Sunday, November 26, 2006

Daf Yomi - Beitza 30 - Seven Esrogim

Kollel Iyun HaDaf

(Answer from Kollel Iyun Hadaf)

Michael Post asked:

The Gemara states (concerning someone in Eretz Yisrael) that if
someone had 7 esrogim for 7 days (he designated one for each day),
then one opinion states that he may eat each one immediately after
using it, while the other opinion holds that he may not eat each one
until the end of the day. Thus, on day two, according to all
opinions, he can eat the esrog that was only designated for day one.

The Gemara then states (just a bit later…) that outside of Eretz
Yisrael, there is a Rabbinic decree that forbids the esrog from being
eaten on the eighth day.

My question… If someone outside of Eretz Yisrael designated 7
esrogim for 7 days (actually, 6, because of Shabbos), how would the
d'rabbanan work? Is the person not allowed to eat ANY of the esrogim
until after Simchas Torah? That doesn't seem to make a whole lot of
sense. Is the person only not allowed to eat the last one the next
day? That seems counterintuitive as well, since if there was a true
safek on the day, all the other ones should have a one-day delay in
eating them as well. Is this person "off the hook" on the d'rabbanan
because of his designation? Not sure why that should be the case either…

In reality, whether the day we outside of Eretz Yisrael call Shmini
Azeres is really Hoshanah Rabbah or not should be irrelevant. Since
clearly the halacha is that we do NOT take lulav/esrog on the "eighth
day", when we purchase the esrog, we have intention to use it on the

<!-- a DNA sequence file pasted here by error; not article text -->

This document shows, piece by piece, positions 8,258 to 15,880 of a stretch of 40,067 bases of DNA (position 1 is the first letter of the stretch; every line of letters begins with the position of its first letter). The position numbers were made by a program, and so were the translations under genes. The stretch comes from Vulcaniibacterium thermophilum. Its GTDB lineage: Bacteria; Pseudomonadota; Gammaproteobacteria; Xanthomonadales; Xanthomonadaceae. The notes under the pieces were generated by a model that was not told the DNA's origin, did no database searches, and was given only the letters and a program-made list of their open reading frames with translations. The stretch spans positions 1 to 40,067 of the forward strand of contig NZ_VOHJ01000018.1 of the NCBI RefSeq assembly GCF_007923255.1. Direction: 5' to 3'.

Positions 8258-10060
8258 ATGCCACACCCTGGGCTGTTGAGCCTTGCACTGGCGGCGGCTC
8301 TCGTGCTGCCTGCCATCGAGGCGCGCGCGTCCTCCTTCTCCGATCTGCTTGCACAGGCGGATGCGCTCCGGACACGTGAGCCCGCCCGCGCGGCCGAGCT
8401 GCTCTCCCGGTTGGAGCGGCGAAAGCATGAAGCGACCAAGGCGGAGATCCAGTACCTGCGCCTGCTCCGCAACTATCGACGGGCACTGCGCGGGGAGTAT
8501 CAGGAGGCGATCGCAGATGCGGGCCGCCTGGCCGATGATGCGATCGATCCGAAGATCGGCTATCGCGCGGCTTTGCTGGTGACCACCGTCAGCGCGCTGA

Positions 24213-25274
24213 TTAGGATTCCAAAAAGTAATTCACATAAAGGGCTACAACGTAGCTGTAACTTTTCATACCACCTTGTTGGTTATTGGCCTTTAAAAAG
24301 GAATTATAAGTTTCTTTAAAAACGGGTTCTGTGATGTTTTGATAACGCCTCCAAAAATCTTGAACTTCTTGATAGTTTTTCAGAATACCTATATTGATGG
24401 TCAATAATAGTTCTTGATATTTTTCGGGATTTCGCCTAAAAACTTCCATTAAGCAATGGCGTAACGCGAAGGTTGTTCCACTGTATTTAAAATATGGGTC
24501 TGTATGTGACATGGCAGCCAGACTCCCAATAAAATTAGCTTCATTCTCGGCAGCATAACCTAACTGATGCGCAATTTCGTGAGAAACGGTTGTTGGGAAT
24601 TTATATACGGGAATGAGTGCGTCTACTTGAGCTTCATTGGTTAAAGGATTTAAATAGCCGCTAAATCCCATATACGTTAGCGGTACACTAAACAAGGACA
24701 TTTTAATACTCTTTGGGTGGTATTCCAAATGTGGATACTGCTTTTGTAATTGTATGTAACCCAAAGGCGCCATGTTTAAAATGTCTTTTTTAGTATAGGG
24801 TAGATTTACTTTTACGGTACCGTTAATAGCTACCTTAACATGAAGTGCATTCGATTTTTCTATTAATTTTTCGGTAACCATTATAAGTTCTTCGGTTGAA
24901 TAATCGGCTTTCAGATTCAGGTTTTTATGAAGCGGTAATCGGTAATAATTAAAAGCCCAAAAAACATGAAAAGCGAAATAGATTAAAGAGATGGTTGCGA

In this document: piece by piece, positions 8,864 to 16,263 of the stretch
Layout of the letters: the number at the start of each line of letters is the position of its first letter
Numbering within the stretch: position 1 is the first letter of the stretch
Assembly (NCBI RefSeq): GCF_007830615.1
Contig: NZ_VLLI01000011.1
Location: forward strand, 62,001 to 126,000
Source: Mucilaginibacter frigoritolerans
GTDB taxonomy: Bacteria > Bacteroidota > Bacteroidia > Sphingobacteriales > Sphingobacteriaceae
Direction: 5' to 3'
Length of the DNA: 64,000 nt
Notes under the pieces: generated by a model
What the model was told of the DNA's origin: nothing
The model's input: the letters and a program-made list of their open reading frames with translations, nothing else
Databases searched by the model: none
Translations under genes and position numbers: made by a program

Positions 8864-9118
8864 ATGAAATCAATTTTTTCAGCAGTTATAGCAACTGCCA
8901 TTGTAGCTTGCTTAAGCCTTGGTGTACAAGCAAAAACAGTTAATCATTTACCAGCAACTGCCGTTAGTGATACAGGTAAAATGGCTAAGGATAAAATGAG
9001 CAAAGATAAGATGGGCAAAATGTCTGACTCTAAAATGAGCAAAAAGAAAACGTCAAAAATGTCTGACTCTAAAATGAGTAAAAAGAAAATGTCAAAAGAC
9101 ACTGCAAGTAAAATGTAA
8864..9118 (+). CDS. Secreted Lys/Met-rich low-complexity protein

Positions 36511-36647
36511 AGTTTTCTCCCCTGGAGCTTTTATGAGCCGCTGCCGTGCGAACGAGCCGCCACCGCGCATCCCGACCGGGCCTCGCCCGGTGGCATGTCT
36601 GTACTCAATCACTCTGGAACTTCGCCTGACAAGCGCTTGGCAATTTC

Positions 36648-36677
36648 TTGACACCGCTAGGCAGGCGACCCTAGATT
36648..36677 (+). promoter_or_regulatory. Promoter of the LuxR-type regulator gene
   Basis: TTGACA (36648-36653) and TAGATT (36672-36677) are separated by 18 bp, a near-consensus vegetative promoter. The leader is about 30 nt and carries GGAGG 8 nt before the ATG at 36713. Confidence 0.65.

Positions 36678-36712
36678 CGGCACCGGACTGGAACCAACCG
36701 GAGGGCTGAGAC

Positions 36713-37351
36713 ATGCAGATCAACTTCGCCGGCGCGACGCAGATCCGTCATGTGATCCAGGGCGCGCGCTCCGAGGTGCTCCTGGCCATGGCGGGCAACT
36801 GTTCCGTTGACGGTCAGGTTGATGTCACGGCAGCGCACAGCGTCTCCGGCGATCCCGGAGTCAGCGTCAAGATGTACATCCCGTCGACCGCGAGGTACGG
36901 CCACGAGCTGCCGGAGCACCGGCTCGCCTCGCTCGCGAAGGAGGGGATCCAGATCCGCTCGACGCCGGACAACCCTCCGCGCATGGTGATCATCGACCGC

6 days that we use it. Therefore, the esrog should become permitted
at the end of Hoshana Rabbah the same way as for all of the other days.

Michael Post, usa
The Kollel replies:

Dear Michael,

Thanks for your query. I would like to sort out the different
statements, and I think that then all will fit into place.

The Din of a person using seven Esrogim for seven days is identical
to Eretz Yisrael and Chutz la'Aretz. The issue is whether it is
designated for the Mitzvah only and thus may be eaten immediately
after the Mitzvah was performed, or does it apply to the entire day,
and may not be eaten until the next day. As I said, the Din is the
same everywhere. The fact that in Chutz la'Aretz it might be the
second or third day of the Chag has no bearing on the situation. The
designation applies to the Mitzvah relevant on that specific day (or
the entire day) only.

The second issue is in the case of using one Esrog for the entire
Chag: when does it become permissible in Chutz la'Aretz. And in this
case the rabbinic decree forbids using it on the eighth day since in
reality it might be the seventh day and the mitzvah of Esrog still
applies. You may ask, "But nevertheless we do not observe the Mitzvah
of Esrog on the eighth day, so why should we treat it as if the
Mitzvah applies on this day also?"

There are various answers offered by the Rishonim for this question.
The most common answer is that if the people would be permitted to
benefit from the Esrog on this day, they would come to the ultimate
conclusion that it is the eighth day of the Chag, and there would be
no need to eat in the Sukah either. Thus the prohibition of eating
the Esrog applies to remind us that it is indeed a Safek.

All the best.
Y. Landy